Be a real well-wisher for others and you will begin to see them in your life. Knowing that others care and will come to our support decreases the feeling of isolation, especially when tackling a problem alone. It’s important to choose people you trust. Don’t be surprised if it takes several friends, each of whom can provide different kinds of support. Resilient people aren’t stoic loners. They know the value of expressing their fears and frustrations, as well as receiving support, or guidance from friends, family or a professional.
A Sense of Mastery and Control Over Your Destiny
You may not be able to predict the future, but you can tackle a problem instead of feeling at the mercy of forces outside your control. Resilient people know that ultimately their survival and the integrity of their life values depend on their ability to take action rather than remain passive. Tough times call for you to tap into your own sense of personal responsibility. Letting go of blame is required to tap into personal responsibility. Blame will keep you stuck. You are not in control of others. When you stop blaming you can come into the space where you have control and come into your power.
Self-Reflection and Insight
Life’s experiences provide fertile ground for learning. During the covid 19 pandemic we are asked to stay at home and keep distance from one another. This can be a time to tap into who you really are. If you have fear you can use it to go deeper inside. So deep, you will finally feel the part of you that reminds you, we are children of God. There you will find your natural qualities. Your fear from the future will melt away. Asking yourself questions that invite self- introspection can open a door to new understanding and appreciation of who you are and what you stand for. This takes courage though. You cannot be honest with yourself without courage and without raw honesty the self-introspection is meaningless. Giving voice to your thoughts and feelings leads to insight and helps transform the meaning of a problem into something useful. Do not push away feelings of shame or regret, as these are the tools that bring about real transformation. Resilient people learn from life situations and do not succumb to punishing themselves because of decisions made in the past. They see the situations for what they were and make a commitment to themselves that they will not repeat mistakes or weaknesses.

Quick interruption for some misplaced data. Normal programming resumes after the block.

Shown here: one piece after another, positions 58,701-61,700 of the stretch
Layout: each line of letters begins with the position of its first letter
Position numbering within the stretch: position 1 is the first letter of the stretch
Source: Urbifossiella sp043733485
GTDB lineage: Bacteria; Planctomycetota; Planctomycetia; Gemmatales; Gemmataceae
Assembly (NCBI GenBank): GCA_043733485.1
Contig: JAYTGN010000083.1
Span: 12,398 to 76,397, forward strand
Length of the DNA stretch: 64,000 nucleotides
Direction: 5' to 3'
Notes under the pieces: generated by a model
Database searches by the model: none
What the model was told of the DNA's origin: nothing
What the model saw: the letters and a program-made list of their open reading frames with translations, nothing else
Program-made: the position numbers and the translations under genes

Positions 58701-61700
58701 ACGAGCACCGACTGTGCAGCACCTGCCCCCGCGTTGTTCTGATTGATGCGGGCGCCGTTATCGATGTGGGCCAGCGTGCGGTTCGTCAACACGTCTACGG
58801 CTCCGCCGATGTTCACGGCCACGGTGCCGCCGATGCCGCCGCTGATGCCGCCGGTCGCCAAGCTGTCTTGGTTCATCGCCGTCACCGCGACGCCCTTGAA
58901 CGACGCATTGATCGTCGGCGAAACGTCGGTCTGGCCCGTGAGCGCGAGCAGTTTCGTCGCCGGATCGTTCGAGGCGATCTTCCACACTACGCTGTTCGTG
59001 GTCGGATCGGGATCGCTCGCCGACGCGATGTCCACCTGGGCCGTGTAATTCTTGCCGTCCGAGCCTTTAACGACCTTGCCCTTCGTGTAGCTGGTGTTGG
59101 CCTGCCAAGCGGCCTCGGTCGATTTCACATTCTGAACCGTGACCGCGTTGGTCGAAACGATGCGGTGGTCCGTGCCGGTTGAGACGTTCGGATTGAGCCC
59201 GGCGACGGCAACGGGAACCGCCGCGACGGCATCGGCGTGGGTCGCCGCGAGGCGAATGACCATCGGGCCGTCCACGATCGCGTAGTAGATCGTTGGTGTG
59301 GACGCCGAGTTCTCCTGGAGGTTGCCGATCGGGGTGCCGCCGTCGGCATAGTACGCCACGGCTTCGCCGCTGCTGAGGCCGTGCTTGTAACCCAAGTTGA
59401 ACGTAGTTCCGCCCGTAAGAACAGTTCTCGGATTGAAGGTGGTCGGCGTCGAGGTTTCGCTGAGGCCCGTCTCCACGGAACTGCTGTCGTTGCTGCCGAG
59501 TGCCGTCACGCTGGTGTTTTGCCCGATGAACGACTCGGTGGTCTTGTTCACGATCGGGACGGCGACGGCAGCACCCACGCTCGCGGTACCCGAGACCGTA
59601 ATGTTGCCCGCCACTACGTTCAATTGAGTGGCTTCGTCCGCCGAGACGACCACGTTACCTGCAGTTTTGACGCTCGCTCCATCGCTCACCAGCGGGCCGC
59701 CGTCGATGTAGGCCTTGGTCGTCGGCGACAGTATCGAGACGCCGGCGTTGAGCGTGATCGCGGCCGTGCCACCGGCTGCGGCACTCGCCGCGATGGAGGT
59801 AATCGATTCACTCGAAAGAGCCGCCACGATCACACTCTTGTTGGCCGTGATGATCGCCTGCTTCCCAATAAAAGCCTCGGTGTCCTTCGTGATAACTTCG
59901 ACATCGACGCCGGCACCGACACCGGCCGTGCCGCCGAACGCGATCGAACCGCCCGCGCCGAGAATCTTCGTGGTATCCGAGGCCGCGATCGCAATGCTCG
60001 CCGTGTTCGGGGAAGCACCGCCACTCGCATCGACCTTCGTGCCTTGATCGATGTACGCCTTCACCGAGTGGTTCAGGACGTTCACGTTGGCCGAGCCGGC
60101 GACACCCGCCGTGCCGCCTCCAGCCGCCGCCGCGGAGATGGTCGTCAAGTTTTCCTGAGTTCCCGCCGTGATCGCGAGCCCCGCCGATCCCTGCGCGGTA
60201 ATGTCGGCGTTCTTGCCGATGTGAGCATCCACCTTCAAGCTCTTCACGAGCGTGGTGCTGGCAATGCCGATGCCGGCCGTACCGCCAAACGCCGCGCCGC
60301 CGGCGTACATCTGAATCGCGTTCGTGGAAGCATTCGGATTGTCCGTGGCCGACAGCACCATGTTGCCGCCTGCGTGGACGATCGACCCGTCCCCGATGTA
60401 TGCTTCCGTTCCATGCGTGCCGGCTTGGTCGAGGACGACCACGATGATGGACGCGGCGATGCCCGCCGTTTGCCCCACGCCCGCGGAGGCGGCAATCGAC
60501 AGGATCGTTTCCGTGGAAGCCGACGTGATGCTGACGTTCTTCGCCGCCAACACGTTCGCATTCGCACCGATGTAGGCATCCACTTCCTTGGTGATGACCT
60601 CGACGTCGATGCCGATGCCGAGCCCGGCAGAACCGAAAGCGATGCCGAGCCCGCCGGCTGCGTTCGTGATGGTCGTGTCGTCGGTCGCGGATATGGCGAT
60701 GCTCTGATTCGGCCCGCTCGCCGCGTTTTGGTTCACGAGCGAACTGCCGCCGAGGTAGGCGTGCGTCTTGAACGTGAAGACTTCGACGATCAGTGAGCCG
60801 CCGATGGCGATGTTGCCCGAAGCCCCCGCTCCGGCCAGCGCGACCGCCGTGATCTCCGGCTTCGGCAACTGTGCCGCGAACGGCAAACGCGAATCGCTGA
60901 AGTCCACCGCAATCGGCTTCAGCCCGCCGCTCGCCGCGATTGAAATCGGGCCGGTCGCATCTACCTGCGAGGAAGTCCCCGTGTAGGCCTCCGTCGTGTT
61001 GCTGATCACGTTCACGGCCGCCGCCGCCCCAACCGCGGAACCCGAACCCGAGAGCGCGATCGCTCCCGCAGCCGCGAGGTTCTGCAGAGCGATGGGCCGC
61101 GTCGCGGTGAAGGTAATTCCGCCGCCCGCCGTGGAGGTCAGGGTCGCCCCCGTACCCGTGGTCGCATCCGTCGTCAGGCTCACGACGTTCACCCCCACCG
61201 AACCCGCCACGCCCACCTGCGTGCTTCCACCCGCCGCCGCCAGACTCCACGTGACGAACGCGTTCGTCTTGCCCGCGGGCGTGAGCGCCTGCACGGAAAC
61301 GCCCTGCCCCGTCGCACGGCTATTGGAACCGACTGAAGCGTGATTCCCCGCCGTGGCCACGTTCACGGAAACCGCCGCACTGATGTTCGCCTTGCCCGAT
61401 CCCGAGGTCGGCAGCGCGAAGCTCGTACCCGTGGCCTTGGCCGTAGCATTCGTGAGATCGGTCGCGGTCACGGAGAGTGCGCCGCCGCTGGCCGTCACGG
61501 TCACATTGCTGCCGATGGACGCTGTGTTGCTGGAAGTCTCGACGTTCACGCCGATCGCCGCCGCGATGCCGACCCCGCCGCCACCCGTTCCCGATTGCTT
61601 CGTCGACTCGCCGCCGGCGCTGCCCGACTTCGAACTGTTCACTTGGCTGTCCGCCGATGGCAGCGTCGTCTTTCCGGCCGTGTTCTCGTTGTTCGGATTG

Introspection can also be used to tap into creativity to find new ways to deal with any situation. What are your strengths and weaknesses? What are your resources? How can they be helpful now? Look at things with new eyes.
A Wide Range of Interests
People who show resilience in the face of adversity are those who have a diversity of interests. They’re open to new experiences and ideas. Because their lives are rich and varied, it’s easier for them to find relief from the single mindedness and worry that often accompany a crisis. If you have varied interests and activities in life you will have developed a wider variety of talents, skills and recourses to pull from when needed. You can start new activities at any time, as in the current pandemic many people are learning to cook. Use your adaptability.
Sense of Humor
Have you ever had a wry laugh during a difficult situation? The ability to see the absurdity, irony, or genuine humor in a situation stimulates our sense of hope and possibility. Humor has both psychological and physical benefits in relieving stress because it encourages a swift change in your perception of your circumstances—and when your thoughts change, your mood follows. It brings your energy from your solar plexus chakra, or lower emotions to your heart chakra, the source of higher emotions. A good mood can brighten any situation. How can one be in a good mood when people are suffering? A good mood could be a mood of compassion, caring, courage, calmness, helpfulness, joy and peace. There are all kinds of attitudes or moods that can bring light to difficult times.
As the lotus flower blooms out of the mud, we have the ability to take any situation and use it to bring transformation in ourselves, and our world. Look for the qualities and virtues you naturally have. Use them, implement them, and be grateful for them. This will make you eligible to receive more grace of God, more virtues and qualities that will help you.
Patricia Rowe Programs to increase your inner connection www.patricia-rowe.com